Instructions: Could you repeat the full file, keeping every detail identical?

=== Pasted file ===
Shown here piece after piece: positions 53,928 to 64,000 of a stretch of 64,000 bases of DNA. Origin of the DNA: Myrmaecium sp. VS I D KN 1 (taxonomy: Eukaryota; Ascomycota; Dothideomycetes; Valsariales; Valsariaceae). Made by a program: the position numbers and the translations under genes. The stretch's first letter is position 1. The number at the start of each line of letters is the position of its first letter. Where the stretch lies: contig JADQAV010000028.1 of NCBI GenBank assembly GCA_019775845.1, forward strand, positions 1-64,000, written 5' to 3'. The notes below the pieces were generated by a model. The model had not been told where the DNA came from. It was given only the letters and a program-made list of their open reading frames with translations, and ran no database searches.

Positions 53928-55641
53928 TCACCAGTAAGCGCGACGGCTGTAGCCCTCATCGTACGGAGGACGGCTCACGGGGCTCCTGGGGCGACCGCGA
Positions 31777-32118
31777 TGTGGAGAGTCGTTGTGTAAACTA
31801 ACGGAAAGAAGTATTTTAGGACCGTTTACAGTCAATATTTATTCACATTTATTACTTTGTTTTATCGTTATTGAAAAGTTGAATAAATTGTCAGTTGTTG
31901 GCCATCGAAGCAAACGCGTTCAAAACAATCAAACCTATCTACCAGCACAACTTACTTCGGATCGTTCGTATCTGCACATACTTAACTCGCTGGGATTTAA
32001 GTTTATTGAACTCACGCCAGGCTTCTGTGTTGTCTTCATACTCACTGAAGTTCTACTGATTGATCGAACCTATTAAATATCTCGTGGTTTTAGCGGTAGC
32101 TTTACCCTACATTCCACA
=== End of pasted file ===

Shown here piece after piece: positions 53,928 to 64,000 of a stretch of 64,000 bases of DNA. Origin of the DNA: Myrmaecium sp. VS I D KN 1 (taxonomy: Eukaryota; Ascomycota; Dothideomycetes; Valsariales; Valsariaceae). Made by a program: the position numbers and the translations under genes. The stretch's first letter is position 1. The number at the start of each line of letters is the position of its first letter. Where the stretch lies: contig JADQAV010000028.1 of NCBI GenBank assembly GCA_019775845.1, forward strand, positions 1-64,000, written 5' to 3'. The notes below the pieces were generated by a model. The model had not been told where the DNA came from. It was given only the letters and a program-made list of their open reading frames with translations, and ran no database searches.

Positions 53928-55641
53928 TCACCAGTAAGCGCGACGGCTGTAGCCCTCATCGTACGGAGGACGGCTCACGGGGCTCCTGGGGCGACCGCGA
Positions 31777-32118
31777 TGTGGAGAGTCGTTGTGTAAACTA
31801 ACGGAAAGAAGTATTTTAGGACCGTTTACAGTCAATATTTATTCACATTTATTACTTTGTTTTATCGTTATTGAAAAGTTGAATAAATTGTCAGTTGTTG
31901 GCCATCGAAGCAAACGCGTTCAAAACAATCAAACCTATCTACCAGCACAACTTACTTCGGATCGTTCGTATCTGCACATACTTAACTCGCTGGGATTTAA
32001 GTTTATTGAACTCACGCCAGGCTTCTGTGTTGTCTTCATACTCACTGAAGTTCTACTGATTGATCGAACCTATTAAATATCTCGTGGTTTTAGCGGTAGC
32101 TTTACCCTACATTCCACA